-Powa, or the transference of consciousness done at the time of death, was performed on animals (as well as people) in Tibet.

-Less effective: “May we get rid of swine flu.” More effective: “May everyone’s swine flu dissolve into me.”

-What we call death is simply the separation of body and mind. Note from AWW: Body rots. Mind doesn’t.

-There is no “near” or “far” with regard to the guru’s blessing. Blessings can be received anywhere, regardless of locality. Whenever anyone thinks of Buddha, Buddha is there—and the same applies to His Holiness Karmapa, Guru Rinpoche, and all other enlightened beings. People who hear statues speak (as is the case in Tibet; there are many stories) are those who are certain of the Buddha’s blessing; these sounds are not hallucinations. “Pray to those whose compassion is beyond near and far.”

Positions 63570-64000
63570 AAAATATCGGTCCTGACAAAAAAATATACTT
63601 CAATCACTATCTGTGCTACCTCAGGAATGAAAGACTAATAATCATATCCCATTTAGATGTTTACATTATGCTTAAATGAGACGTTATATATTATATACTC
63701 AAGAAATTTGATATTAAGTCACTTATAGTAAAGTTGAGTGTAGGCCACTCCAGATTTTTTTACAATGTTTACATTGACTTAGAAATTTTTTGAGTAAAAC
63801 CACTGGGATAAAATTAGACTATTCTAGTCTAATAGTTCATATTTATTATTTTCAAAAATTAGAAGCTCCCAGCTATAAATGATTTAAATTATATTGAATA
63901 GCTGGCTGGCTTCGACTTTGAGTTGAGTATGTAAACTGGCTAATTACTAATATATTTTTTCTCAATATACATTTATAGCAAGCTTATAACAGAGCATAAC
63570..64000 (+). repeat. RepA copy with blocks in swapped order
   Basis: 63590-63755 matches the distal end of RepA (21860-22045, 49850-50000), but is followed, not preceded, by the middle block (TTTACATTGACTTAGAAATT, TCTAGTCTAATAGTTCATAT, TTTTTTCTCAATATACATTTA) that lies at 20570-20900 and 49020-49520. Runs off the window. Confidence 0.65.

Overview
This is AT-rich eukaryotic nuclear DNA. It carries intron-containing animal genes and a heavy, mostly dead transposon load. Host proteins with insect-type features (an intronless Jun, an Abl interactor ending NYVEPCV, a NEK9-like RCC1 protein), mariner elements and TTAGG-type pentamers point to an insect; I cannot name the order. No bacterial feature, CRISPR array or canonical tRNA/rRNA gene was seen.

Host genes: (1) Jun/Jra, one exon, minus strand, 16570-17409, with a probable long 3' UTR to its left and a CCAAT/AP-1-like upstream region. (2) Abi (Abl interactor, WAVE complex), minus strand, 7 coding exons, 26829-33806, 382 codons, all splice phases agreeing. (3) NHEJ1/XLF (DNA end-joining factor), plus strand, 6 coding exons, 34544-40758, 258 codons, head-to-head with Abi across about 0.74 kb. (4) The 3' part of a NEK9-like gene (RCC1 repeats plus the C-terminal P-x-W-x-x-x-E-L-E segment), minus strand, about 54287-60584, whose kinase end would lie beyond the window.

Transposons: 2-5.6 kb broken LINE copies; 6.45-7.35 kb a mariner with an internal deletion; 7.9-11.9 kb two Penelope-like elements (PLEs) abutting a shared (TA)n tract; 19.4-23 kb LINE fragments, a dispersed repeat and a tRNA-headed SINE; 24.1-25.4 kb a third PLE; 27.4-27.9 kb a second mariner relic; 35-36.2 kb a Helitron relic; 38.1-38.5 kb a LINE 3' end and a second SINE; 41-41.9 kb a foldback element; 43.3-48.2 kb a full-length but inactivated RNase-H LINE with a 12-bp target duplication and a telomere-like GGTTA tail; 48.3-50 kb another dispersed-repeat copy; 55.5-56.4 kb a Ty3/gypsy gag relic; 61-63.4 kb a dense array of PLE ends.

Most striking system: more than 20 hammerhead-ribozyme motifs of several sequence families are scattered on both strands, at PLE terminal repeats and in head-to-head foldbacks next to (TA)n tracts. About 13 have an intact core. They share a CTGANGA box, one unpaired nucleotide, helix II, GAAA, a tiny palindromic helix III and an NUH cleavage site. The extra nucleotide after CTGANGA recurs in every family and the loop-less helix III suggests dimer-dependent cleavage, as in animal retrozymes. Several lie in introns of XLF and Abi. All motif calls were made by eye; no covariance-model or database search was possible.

-Someone asked a question about the relationship between taking pain medications at the time of death and doing the Buddhist practices that are usually performed at that time—good idea, or bad? Rinpoche said that if the medications help you to concentrate, they are okay; if they make you woozy, no.

-The very first question I ever asked Rinpoche, back in 1991, was related to my curiosity about whether some places were more conducive to meditation practice than others—so I was interested in hearing him say, in relation to a similar but not identical question, that the place of practice does not really matter for us as long as we are confident that the Buddhas and bodhisattvas are present. It’s good to think that “All wisdom dakas and dakinis are gathered in this place”; then your practice will flourish, and obstacles will be dispelled. When teachers have told students to go to certain places to meditate, it’s because the teachers have seen “through their wisdom vision” that the students have connections to those places that will help to ripen their dharmic development.

-Positive meditation experiences are not necessarily good. Negative meditation experiences are not necessarily bad.

Now, about the vultures…(see next post).

No comments:

Post a Comment